Innovation has long been a staple of the United States’s place in the global community, and yet in matters pertaining to immigration and patents, the next wave of innovation is mysteriously absent.
Innovate or Die
Peter Drucker is famous for his saying that companies must “innovate or die.” However, even amidst countless similar warnings circulating in Washington today, it often feels like the U.S. government is sitting passively by as other countries – in particular China – edge dangerously close to out-innovating us.
To date, the United States continues to maintain an advantage in innovating to support cutting edge scientific research and high growth potential industries due to H-1B visa professionals an other permanent residents. However, in the areas of patents, immigration law and even basic research, it appears to many that the U.S. is busy resting on its laurels – a dangerous position for any first-world power that aims to stay there.
A Positive Note
On a more positive note, the U.S. continues to serve as the go-to destination for higher education as it plays host to 16 of the 20 top research universities the world over. As well, research and journal articles produced by U.S. researchers continue to receive the highest quality rankings (as measured by number of citations) across all disciplines.
But it is clear China is studying the U.S. closely as it makes its own way into the global spotlight. With investments heavily slanted towards universities that train graduates at the PhD level, China now outpaces the U.S. in sheer number of PhD graduates annually. However, when it comes to breakthroughs in science and technology, the U.S. still maintains a healthy lead.
With the rise of global influencers like Apple, Microsoft and Google plus a growing number of tiny but transformative domestic startup companies, the U.S. also continues to take the lead in international e-commerce and technological innovation.
There is always more that could be done.
Apart from pharmaceuticals, the entire U.S. patent system is both ponderous and outdated. Innovation and patents go hand-in-hand since the one reaches for profit potential and the other promises developmental exclusivity. While global giants such as Apple navigate the challenges and costs of the patent system with relative ease, smaller startups lose much valuable time and funding attempting the same.
In the area of immigration law, as well, the U.S. loses out by making entrance and residence requirements strict enough to prohibit foreign talent from remaining to contribute. Green card weddings and H1-B visa lotteries – both low level tactics at best – are currently still the most reliable means of continuing residency for skilled foreign nationals who wish to remain in the U.S.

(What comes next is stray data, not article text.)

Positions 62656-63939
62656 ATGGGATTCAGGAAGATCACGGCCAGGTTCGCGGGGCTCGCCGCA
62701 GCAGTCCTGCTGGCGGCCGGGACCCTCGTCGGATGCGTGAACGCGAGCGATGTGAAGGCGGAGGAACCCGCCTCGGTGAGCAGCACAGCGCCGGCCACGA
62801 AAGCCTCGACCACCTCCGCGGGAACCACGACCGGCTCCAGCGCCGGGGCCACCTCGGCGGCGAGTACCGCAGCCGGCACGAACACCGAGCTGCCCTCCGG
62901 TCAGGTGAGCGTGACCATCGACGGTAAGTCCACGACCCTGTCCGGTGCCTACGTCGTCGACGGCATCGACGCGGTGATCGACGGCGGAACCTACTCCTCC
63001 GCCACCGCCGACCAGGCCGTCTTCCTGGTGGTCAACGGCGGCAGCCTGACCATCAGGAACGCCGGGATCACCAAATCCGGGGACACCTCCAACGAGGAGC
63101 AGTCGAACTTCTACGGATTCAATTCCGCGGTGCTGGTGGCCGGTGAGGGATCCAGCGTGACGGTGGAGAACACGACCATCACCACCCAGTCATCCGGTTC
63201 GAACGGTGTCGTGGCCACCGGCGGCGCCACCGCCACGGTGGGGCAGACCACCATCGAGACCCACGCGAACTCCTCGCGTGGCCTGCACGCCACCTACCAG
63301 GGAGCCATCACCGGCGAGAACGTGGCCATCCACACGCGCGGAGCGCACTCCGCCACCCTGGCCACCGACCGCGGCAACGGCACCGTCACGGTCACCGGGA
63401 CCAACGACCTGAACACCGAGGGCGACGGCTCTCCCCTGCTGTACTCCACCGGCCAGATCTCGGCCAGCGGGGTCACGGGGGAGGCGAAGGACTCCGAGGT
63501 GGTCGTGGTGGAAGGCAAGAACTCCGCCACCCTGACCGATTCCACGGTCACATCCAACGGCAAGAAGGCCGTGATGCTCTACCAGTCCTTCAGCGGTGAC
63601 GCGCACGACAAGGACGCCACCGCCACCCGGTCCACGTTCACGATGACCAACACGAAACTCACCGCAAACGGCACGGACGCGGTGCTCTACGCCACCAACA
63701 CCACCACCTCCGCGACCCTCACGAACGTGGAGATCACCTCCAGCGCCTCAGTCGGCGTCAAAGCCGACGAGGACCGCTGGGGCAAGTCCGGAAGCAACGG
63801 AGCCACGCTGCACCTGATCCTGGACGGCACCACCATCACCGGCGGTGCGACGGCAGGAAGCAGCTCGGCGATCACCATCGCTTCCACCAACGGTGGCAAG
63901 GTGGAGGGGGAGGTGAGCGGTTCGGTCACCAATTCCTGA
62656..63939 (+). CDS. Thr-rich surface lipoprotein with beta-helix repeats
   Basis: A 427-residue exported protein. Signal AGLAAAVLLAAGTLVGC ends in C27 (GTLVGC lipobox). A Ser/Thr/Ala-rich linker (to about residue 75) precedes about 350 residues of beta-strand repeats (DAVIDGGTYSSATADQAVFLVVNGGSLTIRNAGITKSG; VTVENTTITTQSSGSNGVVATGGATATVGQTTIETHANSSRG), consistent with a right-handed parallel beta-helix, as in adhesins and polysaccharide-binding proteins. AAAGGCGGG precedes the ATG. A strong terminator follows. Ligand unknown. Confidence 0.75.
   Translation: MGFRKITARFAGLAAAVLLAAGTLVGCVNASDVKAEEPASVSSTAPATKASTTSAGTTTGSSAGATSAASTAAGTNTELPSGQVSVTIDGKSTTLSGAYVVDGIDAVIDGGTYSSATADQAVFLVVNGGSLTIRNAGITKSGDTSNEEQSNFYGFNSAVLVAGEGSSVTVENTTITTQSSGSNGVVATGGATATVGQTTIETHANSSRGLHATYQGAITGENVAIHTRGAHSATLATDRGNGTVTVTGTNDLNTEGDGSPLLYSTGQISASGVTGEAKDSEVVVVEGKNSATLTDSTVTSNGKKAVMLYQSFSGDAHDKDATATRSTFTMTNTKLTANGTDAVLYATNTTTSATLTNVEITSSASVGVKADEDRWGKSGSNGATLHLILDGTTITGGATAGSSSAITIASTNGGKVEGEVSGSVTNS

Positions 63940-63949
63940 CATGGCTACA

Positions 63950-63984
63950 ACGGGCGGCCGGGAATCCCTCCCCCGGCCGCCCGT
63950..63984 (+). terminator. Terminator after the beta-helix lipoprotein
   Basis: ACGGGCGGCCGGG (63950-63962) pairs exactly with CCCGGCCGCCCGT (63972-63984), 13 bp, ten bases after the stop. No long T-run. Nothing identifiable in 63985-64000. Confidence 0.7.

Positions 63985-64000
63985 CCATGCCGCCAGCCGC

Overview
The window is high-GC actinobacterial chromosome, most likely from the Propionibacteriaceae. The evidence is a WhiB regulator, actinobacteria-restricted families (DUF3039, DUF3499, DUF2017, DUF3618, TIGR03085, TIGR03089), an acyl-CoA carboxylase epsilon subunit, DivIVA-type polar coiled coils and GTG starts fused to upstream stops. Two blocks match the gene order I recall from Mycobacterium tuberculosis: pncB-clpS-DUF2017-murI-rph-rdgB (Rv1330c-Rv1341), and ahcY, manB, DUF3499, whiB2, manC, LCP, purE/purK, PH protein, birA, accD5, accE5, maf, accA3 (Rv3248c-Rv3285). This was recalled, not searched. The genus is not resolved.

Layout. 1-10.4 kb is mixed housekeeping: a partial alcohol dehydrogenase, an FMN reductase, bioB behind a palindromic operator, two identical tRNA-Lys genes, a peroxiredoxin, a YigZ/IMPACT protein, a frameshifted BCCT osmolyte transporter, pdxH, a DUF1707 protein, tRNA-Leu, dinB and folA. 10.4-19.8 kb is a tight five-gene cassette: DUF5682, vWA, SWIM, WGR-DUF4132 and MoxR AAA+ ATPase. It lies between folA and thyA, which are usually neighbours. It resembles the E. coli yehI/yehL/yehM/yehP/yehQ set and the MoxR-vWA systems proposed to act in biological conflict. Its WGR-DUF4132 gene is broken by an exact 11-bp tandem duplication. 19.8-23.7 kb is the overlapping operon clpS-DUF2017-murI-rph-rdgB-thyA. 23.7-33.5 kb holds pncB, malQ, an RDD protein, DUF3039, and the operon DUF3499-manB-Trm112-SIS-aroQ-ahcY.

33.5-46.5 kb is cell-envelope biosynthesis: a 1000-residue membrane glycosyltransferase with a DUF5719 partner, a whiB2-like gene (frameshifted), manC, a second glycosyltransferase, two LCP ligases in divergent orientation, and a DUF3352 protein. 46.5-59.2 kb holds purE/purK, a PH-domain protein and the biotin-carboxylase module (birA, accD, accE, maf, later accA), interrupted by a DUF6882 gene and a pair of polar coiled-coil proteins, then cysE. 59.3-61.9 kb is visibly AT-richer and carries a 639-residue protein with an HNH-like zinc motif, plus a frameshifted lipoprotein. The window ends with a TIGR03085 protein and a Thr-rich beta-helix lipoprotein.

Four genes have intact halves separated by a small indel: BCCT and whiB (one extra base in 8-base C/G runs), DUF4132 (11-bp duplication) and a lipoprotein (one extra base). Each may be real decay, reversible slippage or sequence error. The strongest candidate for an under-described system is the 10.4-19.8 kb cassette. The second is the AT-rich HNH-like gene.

Pushing The Benchmark
In this area, Canada, Australia and the United Kingdom have long since surpassed the U.S. both in updating immigration and visa policies and in addressing complementary issues such as border security and resolution of issues related to unauthorized immigrants.
The U.S. has also recently taken a global back seat in the area of basic research. This type of research, fueled in large part by human curiosity and not immediately translatable into profit-based innovation, has long been a driver of future transformation. Perhaps the most famous example of “basic research made good” is the Human Genome Project. Successful mapping of the human genome has now opened the door to other innovations with tremendous potential in every area – including the development of new classes of drugs to treat disorders known to be genetically-based (cystic fibrosis and Huntingdon’s disease are two well known examples).
In days past, the research arms of well-established companies such as AT&T/Bell (AT&T/Bell Labs) and Xerox (Xerox PARC) conducted basic research with an eye towards future profitable innovation. Today’s technological giants – in particular Google and Microsoft – continue to dabble in the practice, but its slice of the overall pie continues to shrink. With the shift away from “research for research’s sake” and towards share price and stock value, mainstream capitalism is showing itself to be increasingly risk-averse.
In the same way, university researchers who largely rely on government grant funding are following suit. The key to getting a government research grant today appears to have shifted in favor of the better-established senior faculty engaged in “stable” scientific research pursuits. The young scientist on a quest to transform the planet will have a much harder road to travel to find the necessary funding for basic future-oriented research.
There Are No Unsolvable Problems
While worrisome, none of these appear to be unsolvable problems – at least at the present time. With a few strategic tweaks in government policy in appropriate areas, the U.S. could quickly return to a more holistic approach to future innovation.
Some recommendations include:
- Patent law. Clarify property lines and update patent lives to reflect the higher incidence on incremental innovation.
- Immigration law. Overhaul the immigration system to favor more highly skilled immigrants who wish to remain in the U.S. to contribute to innovation.
- Basic research. Increase government funding towards basic research to balance out cutbacks in the private sector. Add in rewards for reaching towards long-term success (to compensate for the current focus on short-term advances).
As of today, the U.S. is still a first-world power and the world leader in innovation. However, careful strategizing is required if it is to remain so.
Beeraj Patel, Esq.
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